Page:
Six months after she left, Dee is struggling to manage her rage toward the people who ordered the nuclear strike that destroyed Earth. She’s trying to find those responsible, but she’s not getting very far alone.
A dedicated gamer, Dee is endeavoring to discover a mersive good enough to enable her to escape her trauma. When she is approached by a designer who asks her to play test his new game, she hopes it will be what she needs—but it isn’t like any mersive she’s played before. When a man suddenly dies in the real world, she realizes that at the same time in the game, she killed a character who bears a striking resemblance to the dead man—a man she discovers was one of those responsible for the death of millions on Earth.
Disturbed, but thinking it must be a coincidence, Dee continues the hunt for information. But when she finds out the plans for the future colony, she realizes that to save what is left of humanity, she might have to do something that risks what remains of her own.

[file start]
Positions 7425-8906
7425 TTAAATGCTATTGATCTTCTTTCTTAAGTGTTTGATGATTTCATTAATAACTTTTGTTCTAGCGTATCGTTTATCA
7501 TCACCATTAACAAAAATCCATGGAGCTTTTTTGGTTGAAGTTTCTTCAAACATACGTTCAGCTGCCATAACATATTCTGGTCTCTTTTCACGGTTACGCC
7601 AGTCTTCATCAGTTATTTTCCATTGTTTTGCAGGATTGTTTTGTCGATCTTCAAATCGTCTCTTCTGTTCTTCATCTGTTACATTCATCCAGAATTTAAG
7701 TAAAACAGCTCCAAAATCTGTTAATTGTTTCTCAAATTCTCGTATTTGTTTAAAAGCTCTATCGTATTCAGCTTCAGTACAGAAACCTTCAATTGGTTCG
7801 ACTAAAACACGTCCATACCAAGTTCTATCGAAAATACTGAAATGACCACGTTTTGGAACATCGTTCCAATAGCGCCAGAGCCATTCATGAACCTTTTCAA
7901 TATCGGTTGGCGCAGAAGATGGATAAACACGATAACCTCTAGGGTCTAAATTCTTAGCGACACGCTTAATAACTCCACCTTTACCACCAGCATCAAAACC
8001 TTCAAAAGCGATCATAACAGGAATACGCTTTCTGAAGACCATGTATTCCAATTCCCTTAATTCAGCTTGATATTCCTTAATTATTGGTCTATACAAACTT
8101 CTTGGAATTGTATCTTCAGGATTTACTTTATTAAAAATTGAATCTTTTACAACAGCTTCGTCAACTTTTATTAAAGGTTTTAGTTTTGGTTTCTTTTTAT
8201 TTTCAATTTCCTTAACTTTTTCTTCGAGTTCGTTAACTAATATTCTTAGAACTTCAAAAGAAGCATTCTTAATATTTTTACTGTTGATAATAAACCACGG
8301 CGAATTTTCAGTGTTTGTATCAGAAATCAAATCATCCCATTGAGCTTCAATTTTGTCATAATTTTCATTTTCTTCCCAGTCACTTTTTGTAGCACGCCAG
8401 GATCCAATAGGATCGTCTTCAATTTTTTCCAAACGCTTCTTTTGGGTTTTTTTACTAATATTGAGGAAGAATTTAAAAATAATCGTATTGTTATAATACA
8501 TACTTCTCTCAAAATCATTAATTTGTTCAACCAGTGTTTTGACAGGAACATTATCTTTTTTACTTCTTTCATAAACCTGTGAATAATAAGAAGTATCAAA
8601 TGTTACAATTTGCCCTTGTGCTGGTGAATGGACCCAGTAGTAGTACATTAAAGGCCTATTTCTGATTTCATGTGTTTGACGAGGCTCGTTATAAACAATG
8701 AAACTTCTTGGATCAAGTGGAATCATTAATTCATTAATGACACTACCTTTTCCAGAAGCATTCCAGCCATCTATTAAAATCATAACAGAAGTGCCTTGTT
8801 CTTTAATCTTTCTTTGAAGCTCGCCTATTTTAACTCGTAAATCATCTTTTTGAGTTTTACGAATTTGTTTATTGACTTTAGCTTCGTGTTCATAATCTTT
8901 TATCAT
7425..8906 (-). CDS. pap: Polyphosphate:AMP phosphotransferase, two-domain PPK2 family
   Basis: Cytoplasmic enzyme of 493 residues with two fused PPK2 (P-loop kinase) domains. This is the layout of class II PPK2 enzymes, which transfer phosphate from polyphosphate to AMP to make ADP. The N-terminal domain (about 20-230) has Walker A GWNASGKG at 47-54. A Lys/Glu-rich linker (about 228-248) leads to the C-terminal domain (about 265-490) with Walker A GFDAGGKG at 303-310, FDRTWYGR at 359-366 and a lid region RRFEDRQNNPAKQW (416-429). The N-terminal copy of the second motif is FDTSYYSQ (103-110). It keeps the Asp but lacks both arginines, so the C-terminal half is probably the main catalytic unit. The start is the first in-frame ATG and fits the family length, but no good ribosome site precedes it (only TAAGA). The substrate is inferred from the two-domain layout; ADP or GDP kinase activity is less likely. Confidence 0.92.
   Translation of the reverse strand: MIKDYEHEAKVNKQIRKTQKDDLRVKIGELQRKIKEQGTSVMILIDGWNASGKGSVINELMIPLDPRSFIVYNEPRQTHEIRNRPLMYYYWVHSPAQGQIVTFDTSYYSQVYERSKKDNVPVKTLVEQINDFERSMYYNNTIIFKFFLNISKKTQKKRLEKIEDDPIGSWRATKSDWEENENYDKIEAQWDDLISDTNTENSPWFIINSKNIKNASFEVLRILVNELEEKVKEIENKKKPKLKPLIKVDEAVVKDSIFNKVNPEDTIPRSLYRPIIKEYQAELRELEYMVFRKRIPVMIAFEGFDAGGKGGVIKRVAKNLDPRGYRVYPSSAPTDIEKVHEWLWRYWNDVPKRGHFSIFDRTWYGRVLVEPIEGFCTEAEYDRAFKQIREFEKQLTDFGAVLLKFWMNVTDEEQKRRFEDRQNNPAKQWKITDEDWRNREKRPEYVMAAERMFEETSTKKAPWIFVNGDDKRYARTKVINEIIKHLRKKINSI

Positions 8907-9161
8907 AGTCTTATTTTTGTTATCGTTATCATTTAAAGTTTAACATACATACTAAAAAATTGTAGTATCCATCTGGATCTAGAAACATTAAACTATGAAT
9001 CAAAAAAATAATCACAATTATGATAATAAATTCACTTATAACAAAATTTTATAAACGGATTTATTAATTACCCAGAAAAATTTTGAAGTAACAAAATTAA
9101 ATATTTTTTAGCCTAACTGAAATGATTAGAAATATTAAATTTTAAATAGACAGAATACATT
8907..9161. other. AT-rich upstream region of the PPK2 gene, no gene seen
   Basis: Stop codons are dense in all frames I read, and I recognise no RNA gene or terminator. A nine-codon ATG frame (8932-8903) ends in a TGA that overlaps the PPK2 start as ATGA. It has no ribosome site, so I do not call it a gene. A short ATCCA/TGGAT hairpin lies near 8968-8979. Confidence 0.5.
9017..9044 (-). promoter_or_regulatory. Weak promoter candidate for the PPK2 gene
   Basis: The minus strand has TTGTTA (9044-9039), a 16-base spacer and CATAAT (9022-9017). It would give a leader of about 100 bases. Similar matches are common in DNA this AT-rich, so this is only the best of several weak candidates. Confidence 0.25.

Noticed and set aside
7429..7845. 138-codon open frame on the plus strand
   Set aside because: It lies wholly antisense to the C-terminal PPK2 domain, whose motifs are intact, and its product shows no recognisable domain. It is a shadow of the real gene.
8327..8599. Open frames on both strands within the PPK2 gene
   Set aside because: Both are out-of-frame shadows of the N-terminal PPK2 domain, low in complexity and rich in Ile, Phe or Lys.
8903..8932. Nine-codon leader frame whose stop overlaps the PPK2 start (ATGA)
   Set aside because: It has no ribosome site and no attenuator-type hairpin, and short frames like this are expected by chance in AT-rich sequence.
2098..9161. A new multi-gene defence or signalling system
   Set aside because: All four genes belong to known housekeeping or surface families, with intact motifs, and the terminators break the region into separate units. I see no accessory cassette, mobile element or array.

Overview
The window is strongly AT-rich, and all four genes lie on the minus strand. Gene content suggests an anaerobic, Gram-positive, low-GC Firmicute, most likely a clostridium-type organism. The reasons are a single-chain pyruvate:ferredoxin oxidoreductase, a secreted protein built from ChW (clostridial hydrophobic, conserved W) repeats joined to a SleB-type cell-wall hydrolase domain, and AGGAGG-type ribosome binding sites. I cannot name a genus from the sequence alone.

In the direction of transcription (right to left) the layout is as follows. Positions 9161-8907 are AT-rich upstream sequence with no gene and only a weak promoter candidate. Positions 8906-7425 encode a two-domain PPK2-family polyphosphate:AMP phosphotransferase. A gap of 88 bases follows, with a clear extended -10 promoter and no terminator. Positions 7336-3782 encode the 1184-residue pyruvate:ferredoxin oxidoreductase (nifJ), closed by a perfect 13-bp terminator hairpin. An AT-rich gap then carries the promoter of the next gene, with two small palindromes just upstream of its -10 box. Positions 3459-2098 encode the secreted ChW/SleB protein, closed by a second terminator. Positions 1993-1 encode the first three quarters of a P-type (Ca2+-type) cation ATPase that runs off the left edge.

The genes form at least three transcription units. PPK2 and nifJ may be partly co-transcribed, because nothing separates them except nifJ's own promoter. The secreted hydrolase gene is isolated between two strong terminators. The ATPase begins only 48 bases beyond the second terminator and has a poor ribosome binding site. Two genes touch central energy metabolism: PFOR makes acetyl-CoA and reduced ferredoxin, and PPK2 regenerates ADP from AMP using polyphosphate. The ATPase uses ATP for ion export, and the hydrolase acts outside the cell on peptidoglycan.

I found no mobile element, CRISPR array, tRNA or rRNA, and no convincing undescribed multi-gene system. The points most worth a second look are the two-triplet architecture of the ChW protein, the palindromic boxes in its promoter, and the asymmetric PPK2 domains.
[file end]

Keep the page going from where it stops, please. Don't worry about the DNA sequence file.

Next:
I love this series of interconnected books set in the same universe following the mysterious Pathfinder across the galaxy to a new world after Earth is destroyed.
After Atlas explores virtual reality, guilt and revenge.
Dee is an unreliable narrator, but the only one we have, and so as she investigates those onboard the colony ship, we learn as much as she is willing to share.
This makes the plot more intriguing and Dee a fascinating character, the twist at the end I did not see coming, making it all the more delicious.
Newman is a very skilled writer, and very nice too (I met her at last year’s Gollanczfest), and this demonstrates her world building skills, setting much of the novel inside Dee’s mind as she plays an immersive VR game, which takes skill.
Highly enjoyable and smart, I just need to read the rest of the series soon.
I was kindly gifted a copy of this book by the publisher with no obligation to review.